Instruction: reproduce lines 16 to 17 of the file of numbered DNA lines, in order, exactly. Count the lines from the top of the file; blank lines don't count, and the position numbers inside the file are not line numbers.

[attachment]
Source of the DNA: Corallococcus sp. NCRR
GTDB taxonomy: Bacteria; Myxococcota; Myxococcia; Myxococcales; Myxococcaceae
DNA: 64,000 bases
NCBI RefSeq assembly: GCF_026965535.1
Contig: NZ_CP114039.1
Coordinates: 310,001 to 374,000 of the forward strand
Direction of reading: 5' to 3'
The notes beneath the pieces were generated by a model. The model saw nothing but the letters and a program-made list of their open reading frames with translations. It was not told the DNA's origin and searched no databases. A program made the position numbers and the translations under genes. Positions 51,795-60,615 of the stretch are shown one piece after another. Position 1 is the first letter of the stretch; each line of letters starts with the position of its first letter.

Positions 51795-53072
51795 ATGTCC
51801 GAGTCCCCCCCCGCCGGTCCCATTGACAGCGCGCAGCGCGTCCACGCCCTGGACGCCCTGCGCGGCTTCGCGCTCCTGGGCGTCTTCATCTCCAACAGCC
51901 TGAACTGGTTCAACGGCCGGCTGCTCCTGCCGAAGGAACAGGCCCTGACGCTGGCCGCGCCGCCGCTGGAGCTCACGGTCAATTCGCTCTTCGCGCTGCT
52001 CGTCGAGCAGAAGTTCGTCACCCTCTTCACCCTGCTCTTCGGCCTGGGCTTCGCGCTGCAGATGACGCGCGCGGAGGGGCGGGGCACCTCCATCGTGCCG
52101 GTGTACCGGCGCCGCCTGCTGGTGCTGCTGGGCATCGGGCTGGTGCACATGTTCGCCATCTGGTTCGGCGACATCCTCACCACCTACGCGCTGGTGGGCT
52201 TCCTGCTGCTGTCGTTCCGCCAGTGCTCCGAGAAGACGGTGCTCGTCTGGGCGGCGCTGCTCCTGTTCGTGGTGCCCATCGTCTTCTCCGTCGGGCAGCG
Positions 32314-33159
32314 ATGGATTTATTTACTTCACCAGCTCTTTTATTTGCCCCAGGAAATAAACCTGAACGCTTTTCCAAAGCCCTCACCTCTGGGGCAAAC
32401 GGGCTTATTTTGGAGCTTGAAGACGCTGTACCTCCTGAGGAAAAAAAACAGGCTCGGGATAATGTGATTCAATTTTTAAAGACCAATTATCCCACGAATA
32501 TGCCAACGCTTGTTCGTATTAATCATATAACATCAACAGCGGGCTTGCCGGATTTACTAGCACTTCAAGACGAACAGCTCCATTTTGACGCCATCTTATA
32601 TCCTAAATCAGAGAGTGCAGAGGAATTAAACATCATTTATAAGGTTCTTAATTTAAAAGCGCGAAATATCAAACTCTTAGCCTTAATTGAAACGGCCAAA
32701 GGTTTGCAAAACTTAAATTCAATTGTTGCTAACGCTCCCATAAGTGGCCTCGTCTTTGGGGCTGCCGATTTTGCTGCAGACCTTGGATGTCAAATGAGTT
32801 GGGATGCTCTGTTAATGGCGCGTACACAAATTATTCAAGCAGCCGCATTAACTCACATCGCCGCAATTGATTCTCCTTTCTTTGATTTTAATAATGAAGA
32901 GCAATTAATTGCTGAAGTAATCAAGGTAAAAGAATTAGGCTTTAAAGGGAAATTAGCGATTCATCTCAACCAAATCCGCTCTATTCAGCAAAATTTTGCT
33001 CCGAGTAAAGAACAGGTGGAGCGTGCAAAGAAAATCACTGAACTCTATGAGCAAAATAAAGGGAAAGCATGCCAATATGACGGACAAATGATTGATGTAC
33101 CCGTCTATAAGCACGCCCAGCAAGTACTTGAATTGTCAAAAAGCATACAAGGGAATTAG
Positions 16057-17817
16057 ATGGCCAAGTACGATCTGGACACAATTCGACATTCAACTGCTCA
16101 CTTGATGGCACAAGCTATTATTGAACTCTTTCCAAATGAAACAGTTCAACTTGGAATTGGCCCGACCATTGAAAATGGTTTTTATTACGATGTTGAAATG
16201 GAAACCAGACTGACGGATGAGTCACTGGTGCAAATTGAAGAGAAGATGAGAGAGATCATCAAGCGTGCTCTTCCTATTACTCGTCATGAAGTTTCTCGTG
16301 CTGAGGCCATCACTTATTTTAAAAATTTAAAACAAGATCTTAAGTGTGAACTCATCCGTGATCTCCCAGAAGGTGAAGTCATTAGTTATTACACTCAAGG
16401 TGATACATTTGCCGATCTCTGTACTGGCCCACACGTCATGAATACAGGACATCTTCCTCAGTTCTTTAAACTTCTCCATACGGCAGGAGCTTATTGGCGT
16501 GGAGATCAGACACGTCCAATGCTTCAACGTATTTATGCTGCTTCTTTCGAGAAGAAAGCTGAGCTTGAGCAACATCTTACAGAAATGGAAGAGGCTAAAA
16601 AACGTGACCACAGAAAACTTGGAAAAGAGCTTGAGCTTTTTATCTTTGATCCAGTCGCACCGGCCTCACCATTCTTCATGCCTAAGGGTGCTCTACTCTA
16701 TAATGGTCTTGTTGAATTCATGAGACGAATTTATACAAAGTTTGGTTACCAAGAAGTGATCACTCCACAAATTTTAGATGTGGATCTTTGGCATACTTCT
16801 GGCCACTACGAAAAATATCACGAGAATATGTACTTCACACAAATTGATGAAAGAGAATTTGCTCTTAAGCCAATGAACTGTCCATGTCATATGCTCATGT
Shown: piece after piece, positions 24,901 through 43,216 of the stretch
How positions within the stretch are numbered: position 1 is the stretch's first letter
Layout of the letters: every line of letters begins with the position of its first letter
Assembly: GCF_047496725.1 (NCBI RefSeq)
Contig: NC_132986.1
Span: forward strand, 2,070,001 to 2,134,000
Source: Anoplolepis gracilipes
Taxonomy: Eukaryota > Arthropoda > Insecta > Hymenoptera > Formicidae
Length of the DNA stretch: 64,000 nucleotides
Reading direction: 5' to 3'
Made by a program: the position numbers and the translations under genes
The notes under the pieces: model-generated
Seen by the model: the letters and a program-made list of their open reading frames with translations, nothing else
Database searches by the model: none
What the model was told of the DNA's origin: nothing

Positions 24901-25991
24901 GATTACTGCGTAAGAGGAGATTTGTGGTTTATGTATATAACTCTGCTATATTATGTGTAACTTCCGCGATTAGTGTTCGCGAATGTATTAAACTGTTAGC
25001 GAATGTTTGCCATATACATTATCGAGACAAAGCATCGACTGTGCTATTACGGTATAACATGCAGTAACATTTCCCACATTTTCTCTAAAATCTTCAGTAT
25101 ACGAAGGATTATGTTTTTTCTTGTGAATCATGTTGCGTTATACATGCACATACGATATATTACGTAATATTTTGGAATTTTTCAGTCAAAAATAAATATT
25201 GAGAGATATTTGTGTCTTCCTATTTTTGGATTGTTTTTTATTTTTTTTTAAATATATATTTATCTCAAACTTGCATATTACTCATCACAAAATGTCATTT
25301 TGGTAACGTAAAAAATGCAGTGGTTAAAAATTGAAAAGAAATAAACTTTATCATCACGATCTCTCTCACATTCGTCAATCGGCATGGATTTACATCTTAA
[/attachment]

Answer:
Positions 32314-33159
32314 ATGGATTTATTTACTTCACCAGCTCTTTTATTTGCCCCAGGAAATAAACCTGAACGCTTTTCCAAAGCCCTCACCTCTGGGGCAAAC